Hey there, time traveller!
This article was published 17/3/2016 (2043 days ago), so information in it may no longer be current.
It is now, just as it has always been, the NDP’s go-to issue.
On Thursday, the NDP campaign focused on health care, with a commitment to open eight new QuickCare clinics with longer hours. This is no random announcement.
The NDP believes it has greater credibility on health care than any other campaign issue. That is not to say the NDP’s performance on health has been flawless; outcomes in many areas are still woeful. But there has been some progress in boosting capacity and quality of services. Enough that when voters are asked which party is best suited to manage health care, the NDP typically ranks at the top of the pack.
It certainly helps the NDP the public is more concerned about the future of the health-care system than it has been in almost 20 years. The provinces are staring down a change in the formula used to calculate federal transfers for health care that could dramatically reduce annual increases. As well, several other provinces, including Ontario and Quebec, have, in a bid to get their budgets back into balance, cut back drastically on health-care spending.
In Ontario, Liberal Premier Kathleen Wynne has frozen hospitals’ base budgets for nearly four years, cut doctors’ fees and kept overall health spending below inflation. In the current budget year, which ends March 31, Ontario kept the spending increase in health to a remarkable 1.6 per cent, with a promise it will average no more than 1.8 per cent over the next three years.
Ontario’s austerity is part of a plan to balance its budget by 2018, a remarkable feat when you consider the size of its annual deficit. However, to many within the health-care system, those tiny budget increases work out to be the same as a cut in funding that is threatening the integrity of the whole system.
Ontario physicians have mounted a stinging ad campaign suggesting the fee cuts will significantly reduce both the number of doctors in the province and the total number of hours they are available. The Ontario Nurses Association revealed in January underfunded hospitals in that province were forced to cut more than 700 nursing positions last year, with more coming this year. Those are both developments that will most definitely weaken the overall delivery of health care.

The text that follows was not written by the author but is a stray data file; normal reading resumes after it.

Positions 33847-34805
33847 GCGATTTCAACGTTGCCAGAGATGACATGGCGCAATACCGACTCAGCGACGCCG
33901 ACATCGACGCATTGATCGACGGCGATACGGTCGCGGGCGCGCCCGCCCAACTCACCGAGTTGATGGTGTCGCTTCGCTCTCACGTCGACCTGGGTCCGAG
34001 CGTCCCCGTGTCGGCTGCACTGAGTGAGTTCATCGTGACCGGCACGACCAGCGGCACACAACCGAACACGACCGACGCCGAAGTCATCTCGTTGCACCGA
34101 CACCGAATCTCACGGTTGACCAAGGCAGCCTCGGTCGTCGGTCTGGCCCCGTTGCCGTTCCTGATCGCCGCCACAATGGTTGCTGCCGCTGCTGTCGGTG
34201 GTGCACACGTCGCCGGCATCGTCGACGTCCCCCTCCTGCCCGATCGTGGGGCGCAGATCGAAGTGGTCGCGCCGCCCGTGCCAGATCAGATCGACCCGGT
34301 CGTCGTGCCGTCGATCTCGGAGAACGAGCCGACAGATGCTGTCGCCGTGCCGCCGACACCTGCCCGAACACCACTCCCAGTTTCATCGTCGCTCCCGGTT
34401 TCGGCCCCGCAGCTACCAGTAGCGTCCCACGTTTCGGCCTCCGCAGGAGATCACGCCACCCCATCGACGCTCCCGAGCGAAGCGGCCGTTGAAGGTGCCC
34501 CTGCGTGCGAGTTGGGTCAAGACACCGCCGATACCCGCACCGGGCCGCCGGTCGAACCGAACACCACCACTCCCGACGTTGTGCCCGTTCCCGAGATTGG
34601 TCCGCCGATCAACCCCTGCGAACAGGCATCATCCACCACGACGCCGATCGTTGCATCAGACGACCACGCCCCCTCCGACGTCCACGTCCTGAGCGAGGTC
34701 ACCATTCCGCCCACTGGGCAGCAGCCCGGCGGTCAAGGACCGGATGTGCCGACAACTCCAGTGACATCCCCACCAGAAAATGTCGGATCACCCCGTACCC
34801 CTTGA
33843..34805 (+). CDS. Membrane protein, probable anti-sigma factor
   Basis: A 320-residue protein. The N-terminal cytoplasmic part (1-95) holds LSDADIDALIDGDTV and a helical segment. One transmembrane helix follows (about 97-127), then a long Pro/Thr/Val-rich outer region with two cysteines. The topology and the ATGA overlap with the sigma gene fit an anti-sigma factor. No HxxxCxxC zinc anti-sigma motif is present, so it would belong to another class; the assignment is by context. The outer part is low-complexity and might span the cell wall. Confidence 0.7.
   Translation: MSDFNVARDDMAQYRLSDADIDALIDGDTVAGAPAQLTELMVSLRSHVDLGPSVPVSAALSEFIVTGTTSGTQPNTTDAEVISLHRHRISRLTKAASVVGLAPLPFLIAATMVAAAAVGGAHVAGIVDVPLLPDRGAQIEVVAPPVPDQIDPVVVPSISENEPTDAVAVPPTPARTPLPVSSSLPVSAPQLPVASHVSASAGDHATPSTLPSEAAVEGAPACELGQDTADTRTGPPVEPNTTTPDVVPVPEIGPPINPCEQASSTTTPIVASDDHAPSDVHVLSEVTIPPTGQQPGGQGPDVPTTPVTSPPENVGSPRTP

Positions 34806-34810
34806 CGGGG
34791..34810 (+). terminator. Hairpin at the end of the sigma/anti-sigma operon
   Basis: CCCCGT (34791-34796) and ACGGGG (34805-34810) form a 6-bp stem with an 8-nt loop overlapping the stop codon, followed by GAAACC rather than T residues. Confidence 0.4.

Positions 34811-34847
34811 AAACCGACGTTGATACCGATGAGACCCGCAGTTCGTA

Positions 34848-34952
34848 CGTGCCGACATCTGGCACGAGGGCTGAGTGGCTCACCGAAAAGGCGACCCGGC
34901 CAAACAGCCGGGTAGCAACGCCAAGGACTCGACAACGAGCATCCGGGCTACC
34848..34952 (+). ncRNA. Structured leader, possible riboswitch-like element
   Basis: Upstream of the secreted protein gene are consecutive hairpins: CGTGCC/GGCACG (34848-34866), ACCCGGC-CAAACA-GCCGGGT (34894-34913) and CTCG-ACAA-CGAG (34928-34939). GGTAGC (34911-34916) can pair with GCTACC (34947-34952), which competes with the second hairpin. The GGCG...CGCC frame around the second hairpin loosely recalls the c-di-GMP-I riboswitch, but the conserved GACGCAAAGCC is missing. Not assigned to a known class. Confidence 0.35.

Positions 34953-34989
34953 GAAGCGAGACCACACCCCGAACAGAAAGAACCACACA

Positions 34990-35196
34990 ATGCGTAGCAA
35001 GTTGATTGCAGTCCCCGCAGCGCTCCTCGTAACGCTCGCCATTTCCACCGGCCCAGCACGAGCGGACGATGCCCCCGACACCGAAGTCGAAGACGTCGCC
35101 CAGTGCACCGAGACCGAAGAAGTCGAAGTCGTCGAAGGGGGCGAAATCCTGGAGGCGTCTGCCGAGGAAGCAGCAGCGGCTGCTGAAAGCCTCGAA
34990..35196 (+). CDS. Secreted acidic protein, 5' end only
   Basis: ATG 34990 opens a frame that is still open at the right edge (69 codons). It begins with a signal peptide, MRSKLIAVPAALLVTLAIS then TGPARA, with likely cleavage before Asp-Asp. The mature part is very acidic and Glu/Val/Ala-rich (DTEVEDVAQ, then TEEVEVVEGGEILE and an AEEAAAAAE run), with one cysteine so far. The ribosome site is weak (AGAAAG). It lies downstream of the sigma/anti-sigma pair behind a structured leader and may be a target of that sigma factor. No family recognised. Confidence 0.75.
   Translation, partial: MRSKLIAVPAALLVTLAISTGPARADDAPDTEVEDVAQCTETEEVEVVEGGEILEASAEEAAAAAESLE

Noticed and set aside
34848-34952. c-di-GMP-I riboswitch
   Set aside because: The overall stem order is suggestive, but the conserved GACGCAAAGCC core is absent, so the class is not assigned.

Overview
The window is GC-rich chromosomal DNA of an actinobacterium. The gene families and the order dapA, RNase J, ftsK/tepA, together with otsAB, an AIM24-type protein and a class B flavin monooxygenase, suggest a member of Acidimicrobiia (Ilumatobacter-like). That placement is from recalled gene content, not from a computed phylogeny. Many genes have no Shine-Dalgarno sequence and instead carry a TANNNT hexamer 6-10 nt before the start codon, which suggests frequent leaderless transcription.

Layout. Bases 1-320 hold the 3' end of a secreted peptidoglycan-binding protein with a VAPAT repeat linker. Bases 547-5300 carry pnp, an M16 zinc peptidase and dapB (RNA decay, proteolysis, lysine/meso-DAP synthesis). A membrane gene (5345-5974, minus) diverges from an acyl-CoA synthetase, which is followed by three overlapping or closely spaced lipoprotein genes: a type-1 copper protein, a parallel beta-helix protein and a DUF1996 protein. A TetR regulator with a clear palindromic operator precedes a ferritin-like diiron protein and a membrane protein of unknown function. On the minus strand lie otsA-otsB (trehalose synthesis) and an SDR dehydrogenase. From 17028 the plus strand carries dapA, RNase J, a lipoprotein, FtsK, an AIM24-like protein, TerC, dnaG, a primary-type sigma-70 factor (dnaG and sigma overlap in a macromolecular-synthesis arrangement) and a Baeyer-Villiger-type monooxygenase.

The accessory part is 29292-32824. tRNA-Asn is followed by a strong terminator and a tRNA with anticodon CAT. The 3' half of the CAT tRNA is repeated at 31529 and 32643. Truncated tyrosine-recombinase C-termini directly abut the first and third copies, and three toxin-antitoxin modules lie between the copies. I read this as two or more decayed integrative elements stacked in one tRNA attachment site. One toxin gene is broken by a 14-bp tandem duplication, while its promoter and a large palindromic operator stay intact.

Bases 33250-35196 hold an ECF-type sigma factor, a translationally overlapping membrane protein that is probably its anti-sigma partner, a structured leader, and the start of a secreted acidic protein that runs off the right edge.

Which brings us back to the Manitoba election, where we already have a stark contrast between the fiscal plans of the NDP and the Progressive Conservatives. Given health care consumes more than 40 cents of every dollar spent by government, it is impossible to talk about reducing overall government spending without calculating the impact on health care.
The NDP has made it clear it will not invoke any form of austerity in core service areas. On Thursday, NDP Leader Greg Selinger said he would like to hold annual spending increases in health care to between four and five per cent. That is certainly in line with what many provinces spend each year to sustain a system that continues to be under siege from an aging and growing population.
The problem for Selinger is his policy makes it virtually impossible to balance the budget. Selinger remains optimistic there will come a day when economic growth, and the accompanying government revenues, will allow him to increase health-care spending by up to five per cent a year and still eliminate the deficit. However, it’s hard to see that happening any time soon.
In the other corner, you have Tory Leader Brian Pallister and his "one per cent solution," a plan to reduce the increase in annual expenditures by about one per cent to help slowly but surely bring the budget back to balance. Pallister has said that does not mean every department would have to slow spending by one per cent, only that he will be looking to achieve the equivalent in reduced spending increases across all of government.
The fuzziness of his one per cent plan has allowed the NDP all kinds of opportunities to accuse him of getting ready to gut core services.
Pallister has not been explicit about the impact of this policy on health care, but using the one per cent formula, there would still be an impact. On a $5.7-billion health budget from this year, a four per cent hike in spending next year would mean an increase of $228 million; a three per cent increase would work out to $171 million.
There is a very real possibility Pallister could sell voters on the idea a $171-million funding increase for health care — even if it is less than what the NDP would have provided — is still reasonable. Unfortunately for the Tories, Pallister is doing a horrible job explaining it to voters.
Case in point: the PC campaign was asked directly Thursday to comment on whether a Pallister government would adopt the same approach Wynne is using in Ontario, an approach that evokes images of disgruntled physicians fleeing to Texas and nurses being laid off. Neither Pallister, not a party spokesperson, would directly answer the question. Pallister has a health-care announcement scheduled for today, at which he will have an opportunity to clarify his stance and defuse the NDP attack.
For now, however, the NDP will continue to hammer away at health care. At least until Pallister and the Tories come out of their bubble and deal more directly with the issue at hand.
Born and raised in and around Toronto, Dan Lett came to Winnipeg in 1986, less than a year out of journalism school with a lifelong dream to be a newspaper reporter.